Mallorca battles rabbit crisis

Mallorca extends hunting season for rabbits

Family of rabbits. Credit: William Booth/

Mallorca is facing an unprecedented rabbit overpopulation crisis, prompting the Consell de Mallorca’s Department of Hunting to take extraordinary measures.

The areas that are impacted are Maria de la Salut, Llubi, Santa Margalida, and Muro. Local farmers, whose crops are vital for the island’s sustenance, reported significant damage to the scant harvests, particularly pronounced in the Pla area due to a severe drought.

This situation has intensified the rabbits‘ destructive impact, raising concerns among the agricultural community.

Sebastia Perello, representing the Department of Hunting, explained that a thorough field investigation was conducted, identifying critical ‘hot spots’ where damage was most severe.

The findings underscored the drought‘s role in exacerbating the problem. In an effort to balance ecological concerns with agricultural needs, authorities have decided to extend the hunting season beyond its December closure, with a preference for capturing the animals alive using ferrets and traps for relocation.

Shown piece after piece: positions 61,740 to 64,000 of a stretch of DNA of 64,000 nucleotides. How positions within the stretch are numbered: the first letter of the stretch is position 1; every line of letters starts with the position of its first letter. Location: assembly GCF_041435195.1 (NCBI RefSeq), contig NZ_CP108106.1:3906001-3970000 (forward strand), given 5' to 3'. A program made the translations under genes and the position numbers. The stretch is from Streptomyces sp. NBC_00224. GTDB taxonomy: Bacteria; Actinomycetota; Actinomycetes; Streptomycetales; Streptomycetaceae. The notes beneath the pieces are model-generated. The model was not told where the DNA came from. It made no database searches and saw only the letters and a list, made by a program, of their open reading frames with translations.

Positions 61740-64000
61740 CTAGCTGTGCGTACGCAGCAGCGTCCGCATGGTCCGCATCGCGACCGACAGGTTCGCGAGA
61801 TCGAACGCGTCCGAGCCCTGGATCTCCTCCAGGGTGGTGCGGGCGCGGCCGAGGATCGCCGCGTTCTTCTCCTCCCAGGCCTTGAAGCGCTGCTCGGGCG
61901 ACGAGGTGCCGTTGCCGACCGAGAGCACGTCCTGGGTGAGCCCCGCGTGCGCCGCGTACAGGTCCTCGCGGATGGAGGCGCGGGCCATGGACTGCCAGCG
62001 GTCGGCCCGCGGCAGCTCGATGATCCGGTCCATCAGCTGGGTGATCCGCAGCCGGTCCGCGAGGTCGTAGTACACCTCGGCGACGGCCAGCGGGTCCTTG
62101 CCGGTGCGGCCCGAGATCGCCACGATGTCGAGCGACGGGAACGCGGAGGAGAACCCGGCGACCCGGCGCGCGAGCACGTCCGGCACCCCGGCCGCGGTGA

This method prioritises the rabbits’ welfare and aims at their redistribution to areas where they can thrive without causing harm. If live capture proves unfeasible, hunting with shotguns and dogs will be allowed.

This decision reflects a broader commitment to addressing the immediate needs of the farming community while also considering the long-term ecological impact on the rabbit population, which has seen a decline in certain areas of Mallorca.

The initiative demonstrates a collaborative approach, involving farmers, reserve owners, and hunters in the affected municipalities, to find a sustainable solution to the crisis. The collective effort underscores the importance of managing wildlife populations responsibly, ensuring the survival of species while protecting agricultural interests.

Perello emphasised the positive collaboration among all stakeholders in addressing this challenge and highlighted the ongoing efforts to support the recovery of the rabbit population across the island.

The situation in Mallorca serves as a reminder of the delicate balance between human activities and wildlife conservation, requiring thoughtful and concerted efforts to maintain.

Thank you for taking the time to read this article. Do remember to come back and check The Euro Weekly News website for all your up-to-date local and international news stories and remember, you can also follow us on Facebook and Instagram.

Written by

John Ensor

Originally from Doncaster, Yorkshire, John now lives in Galicia, Northern Spain with his wife Nina. He is passionate about news, music, cycling and animals.